What’s for Dinner in Federal Documents?



Here at the Wyoming State Library, we enjoy some of the quirky items we find in our historical government documents. We went exploring our early 20th Century copies of the Farmers’ Bulletin from the U.S. Department of Agriculture and found a few meals you might or might not want on your table. Have these recipes stood the test of time? We’ll leave that for you to decide.

USDA Farmers’ Bulletin No. 1451
Making and Using Cottage Cheese in the Home
Issued May, 1925; revised 1927

Need a new kitchen hobby? This bulletin details the steps and equipment needed to make cottage cheese, “A desirable food easily prepared.”

STUFFED-PRUNE SALAD
Remove the stones from cooked prunes. Stuff prunes with cottage cheese which has been seasoned with salt and pepper. Serve on lettuce leaves with mayonnaise dressing. Dates or figs may be used instead of prunes if desired.

USDA Farmers’ Bulletin No. 712
School Lunches
Issued March, 1916; revised June, 1922, and May, 1924

Too many students have peanut allergies for this one today, but Bulletin 712 recommended that “Peanut butter, which can be either bought as such or prepared at home or at school, can be quickly made into a good and nutritious soup.”

PEANUT BUTTER AND TOMATO SOUP
1 1/2 cups tomato juice
1/2 cup peanut butter
1 teaspoon salt
1 teaspoon paprika
2 1/2 cups boiling water
Add the tomato juice gradually to the peanut butter, and when smooth add the seasonings and the water. Simmer for 10 minutes and serve with croutons.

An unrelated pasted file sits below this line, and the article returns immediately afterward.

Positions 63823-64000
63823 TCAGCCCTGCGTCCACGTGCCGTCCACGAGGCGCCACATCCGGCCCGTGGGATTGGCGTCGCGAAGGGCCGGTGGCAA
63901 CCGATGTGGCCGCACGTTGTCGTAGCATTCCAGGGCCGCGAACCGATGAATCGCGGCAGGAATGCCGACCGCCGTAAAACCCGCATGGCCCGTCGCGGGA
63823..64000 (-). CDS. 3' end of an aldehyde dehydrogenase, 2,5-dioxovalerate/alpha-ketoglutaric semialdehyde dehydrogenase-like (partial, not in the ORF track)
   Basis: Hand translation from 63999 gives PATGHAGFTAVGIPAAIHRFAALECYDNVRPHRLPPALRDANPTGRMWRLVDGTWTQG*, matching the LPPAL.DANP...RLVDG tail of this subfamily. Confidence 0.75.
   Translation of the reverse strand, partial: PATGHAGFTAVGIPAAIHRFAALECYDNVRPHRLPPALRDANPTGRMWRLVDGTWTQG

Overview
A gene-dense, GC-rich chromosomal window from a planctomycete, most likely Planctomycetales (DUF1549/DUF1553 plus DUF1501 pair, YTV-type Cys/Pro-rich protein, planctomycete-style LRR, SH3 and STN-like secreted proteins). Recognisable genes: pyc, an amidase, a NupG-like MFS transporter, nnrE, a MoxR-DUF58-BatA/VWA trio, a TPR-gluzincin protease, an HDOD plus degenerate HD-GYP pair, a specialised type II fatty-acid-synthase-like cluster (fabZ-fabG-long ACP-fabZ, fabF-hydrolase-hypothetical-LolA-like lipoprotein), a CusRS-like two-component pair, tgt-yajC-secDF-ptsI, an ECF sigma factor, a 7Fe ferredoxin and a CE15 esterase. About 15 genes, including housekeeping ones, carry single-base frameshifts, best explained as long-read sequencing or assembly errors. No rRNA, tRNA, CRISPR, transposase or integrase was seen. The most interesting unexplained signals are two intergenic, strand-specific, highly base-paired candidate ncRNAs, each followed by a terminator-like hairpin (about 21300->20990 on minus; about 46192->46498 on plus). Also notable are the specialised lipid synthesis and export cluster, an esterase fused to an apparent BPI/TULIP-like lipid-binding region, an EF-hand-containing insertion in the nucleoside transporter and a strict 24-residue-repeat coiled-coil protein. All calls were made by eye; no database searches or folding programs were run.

USDA Farmers’ Bulletin No. 487
Cheese and its Economical Uses in the Diet

1917

If you say you love cheese in all its forms, does that still hold true if someone combines it with Lima beans? There’s also a “Cheese Jelly Salad” in this bulletin that includes gelatin and whipped cream, served on lettuce with salad dressing.

PIMIENTO AND CHEESE ROAST
2 cupfuls of cooked Lima beans
1/4 pound of cream cheese, commercial or homemade
3 canned pimientos chopped
Bread crumbs
Put the first three ingredients through a meat chopper. Mix thoroughly and add bread crumbs until it is stiff enough to form into a roll. Brown in the oven, basting occasionally with butter and water.

USDA Farmers’ Bulletin No. 559
Use of Corn, Kafir, and Cowpeas in the Home

October 16, 1913

Cowpeas, or black-eyed peas, are recommended as an inexpensive meat substitute in this bulletin.

BAKED COWPEAS AND CHEESE: A MEAT SUBSTITUTE
1 tablespoonful butter
1 tablespoonful finely chopped onion
1 tablespoonful finely chopped sweet green pepper
2 cupfuls cooked cowpeas
1/2 cupful grated cheese
Press the peas through a sieve to remove the skins, and mix with the cheese. Cook the onion and pepper in the butter, being careful not to brown, and add to the peas and cheese. Form the mixture into a roll, place on a buttered earthenware dish and cook in a moderate oven until brown, basting occasionally with butter and water. Serve hot or cold as a substitute for meat.

Federal documents such as these often offer fascinating glimpses into history. If you need assistance with researching federal government documents, we have reference librarians who can help. Contact us at statelibrary@wyo.gov or (307) 777-6333.

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